We cannot and should not, however, anthropomorphize the birds by imputing motives to the selection of a mate of another species.  The starving cactus finch probably observes that a male of another species—a seed-eating ground finch, for example—appears to be more fit than a male of her own species.  She is not thinking of the odds of increasing genetic variability.  Natural selection operates without the conscious effort of species.

The implications of hybridization

We are experiencing a period of rapid change because of the anthropogenic (caused by humans) impacts on the environment, most notably climate change, but surely many other impacts which we don’t necessarily understand.  These would seem the ideal conditions for the hybridization of species which speeds up evolution by increasing genetic variability. 

Unfortunately, one of many strategies of the native plant movement and nativism in the animal kingdom is to prevent hybridization because it is perceived as a threat to native plants and animals.  We have reported to our readers some examples of such attempts to prevent hybridization and there are many more in the literature:

The variety of California poppy being eradicated from the Presidio in San Francisco.

Are efforts to prevent hybridization depriving plant and animal species of opportunities to adapt to the rapidly changing environment?  We don’t know the answer to that question, but we find it a provocative line of inquiry.

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*This information is drawn from:   Jonathan Weiner, The Beak of the Finch, Vintage Books, 1994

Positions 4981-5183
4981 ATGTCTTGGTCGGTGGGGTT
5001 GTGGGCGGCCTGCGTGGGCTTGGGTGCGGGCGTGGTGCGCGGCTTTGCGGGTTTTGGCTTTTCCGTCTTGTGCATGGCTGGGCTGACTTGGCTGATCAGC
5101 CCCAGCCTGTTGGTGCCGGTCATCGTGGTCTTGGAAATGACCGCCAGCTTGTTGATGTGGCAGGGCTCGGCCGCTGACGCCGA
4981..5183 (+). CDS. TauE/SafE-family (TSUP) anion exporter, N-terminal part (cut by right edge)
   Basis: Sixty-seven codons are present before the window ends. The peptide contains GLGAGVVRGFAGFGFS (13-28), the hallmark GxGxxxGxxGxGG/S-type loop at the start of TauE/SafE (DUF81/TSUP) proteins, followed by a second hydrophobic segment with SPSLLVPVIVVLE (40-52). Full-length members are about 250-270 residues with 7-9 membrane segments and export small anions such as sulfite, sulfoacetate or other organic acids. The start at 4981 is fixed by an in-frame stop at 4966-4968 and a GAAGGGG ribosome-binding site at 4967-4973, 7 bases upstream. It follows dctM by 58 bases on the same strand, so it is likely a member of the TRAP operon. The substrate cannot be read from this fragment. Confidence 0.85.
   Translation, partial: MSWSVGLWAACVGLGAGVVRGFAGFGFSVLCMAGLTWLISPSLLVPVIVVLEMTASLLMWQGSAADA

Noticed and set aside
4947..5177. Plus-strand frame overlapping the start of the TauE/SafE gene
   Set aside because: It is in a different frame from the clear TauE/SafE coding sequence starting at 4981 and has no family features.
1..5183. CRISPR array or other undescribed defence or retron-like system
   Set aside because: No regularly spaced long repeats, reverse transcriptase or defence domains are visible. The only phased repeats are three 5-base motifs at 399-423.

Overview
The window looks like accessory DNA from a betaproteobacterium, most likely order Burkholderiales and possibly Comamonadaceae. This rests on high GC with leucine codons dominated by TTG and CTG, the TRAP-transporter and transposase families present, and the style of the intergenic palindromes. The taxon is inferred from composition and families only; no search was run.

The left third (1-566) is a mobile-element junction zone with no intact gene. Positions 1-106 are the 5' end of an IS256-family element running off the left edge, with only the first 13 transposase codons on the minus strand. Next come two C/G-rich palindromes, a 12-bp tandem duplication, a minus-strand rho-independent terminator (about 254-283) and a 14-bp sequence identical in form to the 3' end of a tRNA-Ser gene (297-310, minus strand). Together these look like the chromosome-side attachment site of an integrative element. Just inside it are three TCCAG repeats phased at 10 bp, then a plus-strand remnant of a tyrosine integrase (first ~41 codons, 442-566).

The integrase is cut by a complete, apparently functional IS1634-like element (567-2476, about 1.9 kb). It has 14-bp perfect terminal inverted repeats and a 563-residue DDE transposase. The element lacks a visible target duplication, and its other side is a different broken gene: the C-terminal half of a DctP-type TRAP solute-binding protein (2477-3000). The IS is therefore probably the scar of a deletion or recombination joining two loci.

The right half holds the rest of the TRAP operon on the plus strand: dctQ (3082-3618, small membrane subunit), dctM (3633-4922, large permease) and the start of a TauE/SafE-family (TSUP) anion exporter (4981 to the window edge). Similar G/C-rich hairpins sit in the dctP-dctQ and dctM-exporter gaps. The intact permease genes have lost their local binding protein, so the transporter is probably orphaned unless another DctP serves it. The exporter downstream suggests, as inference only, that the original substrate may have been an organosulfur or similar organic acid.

Darwin’s Finches: An opportunity to observe evolution in action

The finches on the Galápagos Islands are called Darwin’s finches because of the important role they played in the development of his theory of natural selection and evolution of species.

Galapagos Islands, satellite photo. Daphne Major is too small to be visible.

Charles Darwin spent five weeks on the Galápagos Islands in 1835, near the end of a five year expedition.  Although he noticed the similarity of the birds on the different islands, he didn’t realize they were all related to one common ancestor until he returned home.  Fortunately, he collected many specimens of the birds to bring home for study.  It wasn’t until those specimens were examined by an ornithologist that he learned they were 13 species of finches, distinguished primarily by variations in the size of the bird and its beak size and shape.

Unfortunately, he hadn’t recorded which islands the specimens were from, so the implications of their differences were somewhat of a mystery.  He lamented in Voyage of the Beagle, “It is the fate of every voyager, when he has just discovered what object in any place is most particularly worthy of his attention, to be hurried from it.”